In the days leading up to my friend’s online party, the rep leading the event sent samples to everyone on the guest list so that we could ask questions and/or offer feedback after trying them firsthand (so to speak). I followed the simple application directions and sported this look for a little more than a week:

Because I like ALL the colors...

I call the accent-nail-only look “Jammin’ on the One.”

Ultimately, as the rep had promised, the nail polish I also wore chipped within a few days, but the Jamberry wraps never budged or became worn. And I didn’t baby my hands during the test period, doing all the usual stuff I would around the house (laundry, dishes) in addition to working a shift in a strawberry shortcake booth at a local festival (so lotsa hand-washing there). Removal was equally easy — I just peeled them off and swiped my nails with polish remover to ensure that no adhesive remained. Impressed with the performance and because, hey, #treatyoself, I placed an order at my friend’s party.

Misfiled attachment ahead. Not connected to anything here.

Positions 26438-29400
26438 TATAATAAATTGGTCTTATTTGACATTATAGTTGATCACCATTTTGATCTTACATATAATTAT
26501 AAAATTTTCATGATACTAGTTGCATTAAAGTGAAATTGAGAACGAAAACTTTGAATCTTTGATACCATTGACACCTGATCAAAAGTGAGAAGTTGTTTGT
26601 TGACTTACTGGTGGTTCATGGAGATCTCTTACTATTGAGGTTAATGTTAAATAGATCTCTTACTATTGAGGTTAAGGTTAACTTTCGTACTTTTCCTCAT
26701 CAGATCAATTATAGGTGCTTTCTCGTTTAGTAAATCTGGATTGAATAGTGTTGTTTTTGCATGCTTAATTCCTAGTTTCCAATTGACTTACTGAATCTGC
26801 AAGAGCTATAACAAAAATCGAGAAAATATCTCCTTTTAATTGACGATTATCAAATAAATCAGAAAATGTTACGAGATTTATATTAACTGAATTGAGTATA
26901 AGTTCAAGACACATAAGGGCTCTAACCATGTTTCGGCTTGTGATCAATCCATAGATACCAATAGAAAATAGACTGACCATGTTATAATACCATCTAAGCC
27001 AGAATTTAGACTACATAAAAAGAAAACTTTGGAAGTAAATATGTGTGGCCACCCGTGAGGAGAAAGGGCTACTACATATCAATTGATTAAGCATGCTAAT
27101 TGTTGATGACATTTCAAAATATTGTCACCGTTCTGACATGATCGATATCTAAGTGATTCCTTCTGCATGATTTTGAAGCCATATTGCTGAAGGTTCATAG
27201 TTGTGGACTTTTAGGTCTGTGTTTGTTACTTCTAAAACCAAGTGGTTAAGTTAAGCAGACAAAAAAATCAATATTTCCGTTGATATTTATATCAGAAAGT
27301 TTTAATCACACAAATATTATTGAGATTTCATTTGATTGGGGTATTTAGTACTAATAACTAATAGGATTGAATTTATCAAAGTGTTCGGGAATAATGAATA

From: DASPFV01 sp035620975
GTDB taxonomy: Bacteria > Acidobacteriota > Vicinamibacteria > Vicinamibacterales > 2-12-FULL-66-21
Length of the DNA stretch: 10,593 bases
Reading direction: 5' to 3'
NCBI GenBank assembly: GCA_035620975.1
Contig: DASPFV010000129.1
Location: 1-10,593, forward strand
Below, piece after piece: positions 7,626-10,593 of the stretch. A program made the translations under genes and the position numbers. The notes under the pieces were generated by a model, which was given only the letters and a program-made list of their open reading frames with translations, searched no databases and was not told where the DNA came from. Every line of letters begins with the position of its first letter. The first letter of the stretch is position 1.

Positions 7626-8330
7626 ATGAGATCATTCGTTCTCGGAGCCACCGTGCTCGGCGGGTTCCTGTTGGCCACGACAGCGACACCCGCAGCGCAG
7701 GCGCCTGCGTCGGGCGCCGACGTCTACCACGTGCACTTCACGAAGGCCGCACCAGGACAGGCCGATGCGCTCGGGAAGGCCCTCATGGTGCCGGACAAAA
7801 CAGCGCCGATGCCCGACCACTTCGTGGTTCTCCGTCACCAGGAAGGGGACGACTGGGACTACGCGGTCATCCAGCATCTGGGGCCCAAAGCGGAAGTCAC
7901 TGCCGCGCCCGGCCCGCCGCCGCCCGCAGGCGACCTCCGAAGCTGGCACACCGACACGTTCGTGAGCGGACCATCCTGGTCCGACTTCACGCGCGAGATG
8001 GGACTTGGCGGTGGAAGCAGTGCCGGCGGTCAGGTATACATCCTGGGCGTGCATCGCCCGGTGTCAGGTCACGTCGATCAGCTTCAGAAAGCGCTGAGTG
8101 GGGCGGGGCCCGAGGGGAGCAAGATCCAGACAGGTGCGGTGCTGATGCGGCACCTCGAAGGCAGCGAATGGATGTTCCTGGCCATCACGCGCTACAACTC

Jamberry offers more than 300 designs, ranging from solid colors and French tips to much more elaborate graphics. Because I am une dork suprême, I pounced on this design as soon as I saw it — my high school reunion was fast approaching, and this way of sporting the school colors was a lot easier than other options I had considered:


Dear old Cathedral, here's to you...

Dear old Cathedral, here’s to you…

A sheet of wraps retails for $15, but the company suggests that the average wearer can get at least two full manicures and pedicures from that single sheet. Because I (1) hate waste, (2) have small hands, and (3) don’t have long talons, I managed to stretch my sheet even further: